Imperial College London

Revolutionising wind energy: EPSRC fellowship awarded to optimise wind farms


An offshore wind farm

Dr Oliver Buxton has been awarded an EPSRC fellowship to develop tools designed to optimise the layouts of wind farms.

The research will tackle problems found in existing wind farm layouts, with the ultimate aim to create a tool that optimises layouts to maximise the efficiency of wind-power generation. 

“This is a fantastic opportunity for us to present solutions to challenging problems encountered in wind energy. " Dr Oliver Buxton Senior Lecturer, Department of Aeronautics

The project, titled ‘Accurate modelling of wind turbine wake spreading through consideration of realistic entrainment: revolutionising wind farm optimisation', is worth £1.57 million over five years.

Further in-kind support is provided by partners Vestas (one of the largest wind turbine manufacturers in the world), Frazer-Nash Consultancy (whose portfolio includes wind farm design) and the University of Oldenburg, Germany (one of the pre-eminent wind energy research groups in Europe).

The funding allows for the recruitment of two PhD students and two post-doctoral researchers, travel to Germany and Vestas' facility on the Isle of Wight, plus time in the Department’s 10x5 Wind Tunnel for experimental testing. 

Layout problems 

The need for this research is shown by problems encountered in existing layouts of wind farm designs. 

Dr Buxton explains “A typical wind farm layout is in neat rows, with uniform spacing between turbines. This is rather arbitrary: the probability that such a layout would be optimal for delivering wind power is impossibly small”. 

There are a few reasons why wind farms are not laid out efficiently.

One is that the physics of the turbulent wakes produced by wind turbines are not fully understood. As a result, existing modelling strategies for these turbulent wakes are not sufficiently accurate to optimise farm layouts. If a turbine is positioned behind another upstream wind turbine, it produces less power than a wind turbine in isolation. 

"We intend to make this wind-farm optimisation tool open-source to attract as many users as possible worldwide" Dr Oliver Buxton Senior Lecturer, Department of Aeronautics

Furthermore, wind turbine components (like its blades and gearbox) can suffer fatigue damage and breakage, due to unsteady inflows caused by turbulent wakes of other turbines upstream. The turbines, therefore, need downtime for maintenance, which has a detrimental effect on the overall power generated.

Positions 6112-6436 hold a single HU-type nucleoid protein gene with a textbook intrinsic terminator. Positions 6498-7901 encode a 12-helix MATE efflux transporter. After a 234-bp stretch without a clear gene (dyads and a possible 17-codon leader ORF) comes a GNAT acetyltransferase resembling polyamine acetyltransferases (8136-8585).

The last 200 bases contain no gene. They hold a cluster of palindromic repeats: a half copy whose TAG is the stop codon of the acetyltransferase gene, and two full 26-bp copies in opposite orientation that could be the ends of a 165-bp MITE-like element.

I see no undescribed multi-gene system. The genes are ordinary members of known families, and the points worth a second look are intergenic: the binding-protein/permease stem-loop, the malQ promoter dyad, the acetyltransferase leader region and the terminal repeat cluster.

Dr Buxton explains that “To layout a wind farm optimally, you want to maximise the total amount of power produced whilst reducing maintenance downtime and costs. This requires advances in our understanding of the physics of turbulent wakes. Better understanding of these physics must then translate to better models."

Finally, the research aims to provide a better understanding of the interaction between wake turbulence and wind turbine components. "This will enable us to better predict fatigue damage, and therefore the layouts of future farms can be optimised by predicting the maintenance downtime as well as the overall power production"

Global Blockage  

Another problem faced in wind energy production is the ‘Global Blockage problem’. 

“Imagine you’re in a forest,” Dr Buxton explains “even if it’s quite a windy day, you won’t really experience the full speed of the wind, because the density of trees will obstruct it. The wind will divert over or around the forest. A wind farm is similar since the wind farm itself represents a blockage.” 

The blockage means that turbines experience the wind at a reduced velocity, adversely affecting the amount of power they produce. A failure to model this blockage has been a problem for wind farm operators, whose overall power yields have been lower than anticipated. 

Optimisation tool 

The research aims to tie together solutions to these issues. A better understanding of the physics behind the blockage caused by wind farms and the physics of wind turbine wakes will enable researchers to produce better turbulent wake models both for individual turbines and at the farm level.

Also, with improved understanding of the interaction between turbulence and the turbines’ components, researchers and designers are expected to be able to better predict fatigue lifetimes and maintenance schedules for turbines. With this knowledge, optimal farm layouts can be devised.

Dr Buxton adds "We intend to make this wind-farm optimisation tool open-source to attract as many users as possible worldwide, who will use it to design the wind farms of the future. This will be vital in ensuring that the UK (and other) governments meet their clean energy targets."

“This is a fantastic opportunity for us to present solutions to challenging problems encountered in wind energy. There’s potential for this to be hugely beneficial for wind power and helping us to transition to sustainable energy production”. 


Tom Creese

Tom Creese
Department of Aeronautics

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